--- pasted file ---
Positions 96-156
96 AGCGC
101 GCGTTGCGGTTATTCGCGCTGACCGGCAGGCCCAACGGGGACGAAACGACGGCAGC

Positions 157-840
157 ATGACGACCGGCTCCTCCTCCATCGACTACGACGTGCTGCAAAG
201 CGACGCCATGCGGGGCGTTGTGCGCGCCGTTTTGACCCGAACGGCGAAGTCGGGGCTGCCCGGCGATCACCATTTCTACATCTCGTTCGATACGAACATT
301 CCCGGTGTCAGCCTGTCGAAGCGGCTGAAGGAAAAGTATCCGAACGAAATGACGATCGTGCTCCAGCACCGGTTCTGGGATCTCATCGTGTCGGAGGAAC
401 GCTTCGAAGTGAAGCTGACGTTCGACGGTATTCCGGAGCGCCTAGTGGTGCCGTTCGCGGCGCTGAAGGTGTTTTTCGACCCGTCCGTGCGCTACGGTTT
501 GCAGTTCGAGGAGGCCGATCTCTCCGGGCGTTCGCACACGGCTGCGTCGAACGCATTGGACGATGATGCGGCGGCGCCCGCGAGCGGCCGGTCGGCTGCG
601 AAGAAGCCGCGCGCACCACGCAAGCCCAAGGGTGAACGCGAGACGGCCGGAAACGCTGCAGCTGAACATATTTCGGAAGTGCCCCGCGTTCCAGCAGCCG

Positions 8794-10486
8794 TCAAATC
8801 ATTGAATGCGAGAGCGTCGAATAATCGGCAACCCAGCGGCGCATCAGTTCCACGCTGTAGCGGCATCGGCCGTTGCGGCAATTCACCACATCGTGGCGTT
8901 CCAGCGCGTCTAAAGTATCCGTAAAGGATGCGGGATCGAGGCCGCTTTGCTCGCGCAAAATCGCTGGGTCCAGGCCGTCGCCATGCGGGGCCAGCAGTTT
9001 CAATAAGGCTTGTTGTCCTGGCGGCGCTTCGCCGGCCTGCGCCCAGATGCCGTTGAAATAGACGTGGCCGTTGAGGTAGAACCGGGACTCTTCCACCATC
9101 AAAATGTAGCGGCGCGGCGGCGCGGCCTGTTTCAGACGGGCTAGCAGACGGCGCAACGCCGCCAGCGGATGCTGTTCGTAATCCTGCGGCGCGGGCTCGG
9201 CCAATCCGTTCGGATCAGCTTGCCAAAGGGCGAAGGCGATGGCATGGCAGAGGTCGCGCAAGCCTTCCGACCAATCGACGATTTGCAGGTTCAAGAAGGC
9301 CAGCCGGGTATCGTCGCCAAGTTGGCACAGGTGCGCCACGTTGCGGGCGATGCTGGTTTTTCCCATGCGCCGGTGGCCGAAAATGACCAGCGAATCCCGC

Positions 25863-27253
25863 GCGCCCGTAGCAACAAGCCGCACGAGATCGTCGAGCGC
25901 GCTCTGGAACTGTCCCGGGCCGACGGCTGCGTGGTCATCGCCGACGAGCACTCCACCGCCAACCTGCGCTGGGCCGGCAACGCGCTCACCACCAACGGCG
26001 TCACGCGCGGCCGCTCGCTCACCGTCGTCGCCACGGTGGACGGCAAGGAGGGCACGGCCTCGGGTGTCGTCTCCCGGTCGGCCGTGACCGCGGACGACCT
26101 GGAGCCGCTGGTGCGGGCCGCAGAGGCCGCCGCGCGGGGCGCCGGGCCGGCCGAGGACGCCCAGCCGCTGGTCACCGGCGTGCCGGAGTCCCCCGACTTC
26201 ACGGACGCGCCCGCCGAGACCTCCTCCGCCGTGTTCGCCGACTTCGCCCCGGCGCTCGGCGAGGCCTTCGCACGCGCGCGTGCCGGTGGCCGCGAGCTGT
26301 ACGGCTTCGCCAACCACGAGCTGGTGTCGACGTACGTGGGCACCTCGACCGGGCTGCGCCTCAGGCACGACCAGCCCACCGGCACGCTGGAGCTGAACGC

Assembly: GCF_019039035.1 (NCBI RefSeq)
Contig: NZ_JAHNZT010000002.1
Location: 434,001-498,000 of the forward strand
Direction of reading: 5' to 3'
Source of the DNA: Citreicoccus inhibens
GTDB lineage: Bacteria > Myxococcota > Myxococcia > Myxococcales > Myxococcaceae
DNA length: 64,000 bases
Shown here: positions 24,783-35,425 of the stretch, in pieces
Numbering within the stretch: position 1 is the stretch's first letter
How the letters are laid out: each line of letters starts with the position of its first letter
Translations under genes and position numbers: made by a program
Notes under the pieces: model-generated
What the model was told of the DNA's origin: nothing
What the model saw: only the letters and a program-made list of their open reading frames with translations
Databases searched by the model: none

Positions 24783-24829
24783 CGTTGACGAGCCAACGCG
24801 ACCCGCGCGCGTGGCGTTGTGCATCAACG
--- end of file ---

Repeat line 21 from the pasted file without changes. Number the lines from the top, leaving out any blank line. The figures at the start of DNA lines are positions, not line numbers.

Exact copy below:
25901 GCTCTGGAACTGTCCCGGGCCGACGGCTGCGTGGTCATCGCCGACGAGCACTCCACCGCCAACCTGCGCTGGGCCGGCAACGCGCTCACCACCAACGGCG